Hilda Solice, U.S. Secretary of Labor
Ten years ago, a group of leaders from Ottumwa’s education and business community came together with a common goal: to provide additional training opportunities for local youth to help meet the increasing demands of the 21st century workforce.
On Friday, I was delighted to represent the Obama administration and see their dream come true: the recently opened Ottumwa Job Corps Center.
Job Corps is the federal government’s oldest and most successful residential education and training program. For 48 years, it has helped build the lives—and launch the careers — of American youth looking for an opportunity to realize their potential. It provides students with the skills and knowledge that help them enter the work force, the military or higher education. It also was designed to give disadvantaged youth a ladder to the middle class.
The Ottumwa Job Corps Center was built in a former World War II Navy barracks. The $24 million construction project employed 135 Iowans, and the eight buildings here were designed to meet energy-efficient and sustainable specifications. The center employs 130 full-time staff and provides training for 300 students annually.
As the secretary of labor, I am committed to providing workers with opportunities to develop the education and skills they need to succeed in a competitive job market.
Today, the Job Corps program gives nearly 60,000 American youth hope for a brighter future every year. This is a program that clearly can help our nation through its economic recovery.
Students at Ottumwa Job Corps are studying for good-paying careers in health care, information technology, manufacturing and transportation. The Center also has partnered with Indian Hills Community College right next door, so students can pursue other career interests as well.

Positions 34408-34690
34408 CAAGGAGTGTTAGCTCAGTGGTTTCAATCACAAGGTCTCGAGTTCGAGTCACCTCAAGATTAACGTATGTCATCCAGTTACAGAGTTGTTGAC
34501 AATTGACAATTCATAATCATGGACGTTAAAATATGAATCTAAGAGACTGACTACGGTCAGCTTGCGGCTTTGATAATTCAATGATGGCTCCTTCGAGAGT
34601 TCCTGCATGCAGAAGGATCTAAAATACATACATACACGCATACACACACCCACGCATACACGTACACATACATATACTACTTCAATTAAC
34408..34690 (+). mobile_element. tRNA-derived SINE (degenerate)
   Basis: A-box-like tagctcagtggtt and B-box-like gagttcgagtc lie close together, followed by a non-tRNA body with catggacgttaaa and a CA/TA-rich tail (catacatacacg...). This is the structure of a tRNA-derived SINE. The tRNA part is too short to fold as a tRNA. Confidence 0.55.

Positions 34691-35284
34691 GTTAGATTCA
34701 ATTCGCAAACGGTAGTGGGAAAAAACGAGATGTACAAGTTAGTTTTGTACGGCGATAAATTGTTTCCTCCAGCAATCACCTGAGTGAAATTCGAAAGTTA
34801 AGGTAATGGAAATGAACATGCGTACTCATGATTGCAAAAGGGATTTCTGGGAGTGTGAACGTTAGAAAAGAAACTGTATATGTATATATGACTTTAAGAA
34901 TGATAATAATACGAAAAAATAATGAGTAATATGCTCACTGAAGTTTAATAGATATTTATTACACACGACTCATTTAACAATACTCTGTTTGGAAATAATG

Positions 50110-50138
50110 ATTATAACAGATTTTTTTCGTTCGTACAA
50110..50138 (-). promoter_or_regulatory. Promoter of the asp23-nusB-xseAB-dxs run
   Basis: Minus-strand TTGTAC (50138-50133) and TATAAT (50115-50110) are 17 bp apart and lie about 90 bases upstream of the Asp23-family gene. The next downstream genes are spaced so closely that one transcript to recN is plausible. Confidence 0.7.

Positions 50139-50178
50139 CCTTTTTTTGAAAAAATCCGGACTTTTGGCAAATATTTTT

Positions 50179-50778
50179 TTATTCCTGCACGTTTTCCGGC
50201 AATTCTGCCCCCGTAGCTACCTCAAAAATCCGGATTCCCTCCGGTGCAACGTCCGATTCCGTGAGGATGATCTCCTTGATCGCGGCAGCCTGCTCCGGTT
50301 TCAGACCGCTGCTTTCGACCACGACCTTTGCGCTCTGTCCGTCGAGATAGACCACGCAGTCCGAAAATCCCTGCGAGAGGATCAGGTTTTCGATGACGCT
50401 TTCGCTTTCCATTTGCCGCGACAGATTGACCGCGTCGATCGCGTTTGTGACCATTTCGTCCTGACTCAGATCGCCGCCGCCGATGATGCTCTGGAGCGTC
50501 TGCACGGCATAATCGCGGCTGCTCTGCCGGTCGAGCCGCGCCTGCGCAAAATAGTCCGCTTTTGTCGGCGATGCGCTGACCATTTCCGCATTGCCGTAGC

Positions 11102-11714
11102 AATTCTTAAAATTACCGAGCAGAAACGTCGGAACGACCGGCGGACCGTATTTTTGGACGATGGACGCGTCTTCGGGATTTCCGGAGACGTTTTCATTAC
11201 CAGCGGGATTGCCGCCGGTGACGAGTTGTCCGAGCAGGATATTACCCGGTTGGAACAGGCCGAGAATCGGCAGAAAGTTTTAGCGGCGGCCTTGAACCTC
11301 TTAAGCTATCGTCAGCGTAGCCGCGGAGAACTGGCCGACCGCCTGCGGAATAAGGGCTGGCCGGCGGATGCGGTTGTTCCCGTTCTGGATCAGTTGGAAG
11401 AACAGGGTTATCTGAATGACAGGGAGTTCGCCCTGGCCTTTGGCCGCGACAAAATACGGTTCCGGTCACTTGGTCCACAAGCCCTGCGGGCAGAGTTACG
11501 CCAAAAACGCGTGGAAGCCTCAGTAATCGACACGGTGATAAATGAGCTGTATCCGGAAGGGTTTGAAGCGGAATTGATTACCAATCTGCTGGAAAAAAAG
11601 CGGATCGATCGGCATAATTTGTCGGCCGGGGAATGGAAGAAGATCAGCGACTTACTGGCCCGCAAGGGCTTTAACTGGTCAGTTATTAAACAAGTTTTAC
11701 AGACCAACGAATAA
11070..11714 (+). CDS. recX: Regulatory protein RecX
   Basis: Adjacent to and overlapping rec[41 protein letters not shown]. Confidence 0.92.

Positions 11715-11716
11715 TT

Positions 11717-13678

Additionally, they are given the opportunity to participate in community service projects, internships, job shadowing and work-based learning that will increase their employability when they graduate. Last year, 84 percent of Job Corps graduates entered employment, higher education or the military upon completion of the program.
On Friday, I met 19-year-old Gage Taylor. Last year, he became a father to a beautiful son, Trent, who happens to be deaf. Gage left high school to go work in a foundry to support his son. He was working 16-hour days and sleeping five hours a night when he decided he needed to make a change.
Gage arrived at the Ottumwa Job Corps Center about four months ago. Now, he has his GED after earning the top score in his class. He is working toward his certified nursing assistant license and plans to take emergency medical technician courses at Indian Hills as he pursues his goal of becoming a paramedic.
Gage is now something he never thought he’d be — a leader. Less than two weeks ago, he took his first college class at Indian Hills. He called his parents the next day and heard a voice crying over the phone. They were so proud.
We’re proud of him, too. His is just one Job Corps success story. There are 299 others here in Ottumwa.
In the last three years, I’ve traveled to Job Corps centers around the country. I have brought fellow members of the president’s Cabinet to see the hope and promise of tomorrow’s leaders. At one center, the culinary students even cooked a meal for first lady Michelle Obama.
While this country’s economic problems will not be solved overnight, Job Corps can be an important piece of the solution. I am regularly impressed by the resiliency, hopefulness, optimism and drive of Job Corps students. These young people renew my faith. They remind me that no matter the situation, America can overcome any challenge.
Hilda Solis is the U.S. Secretary of Labor.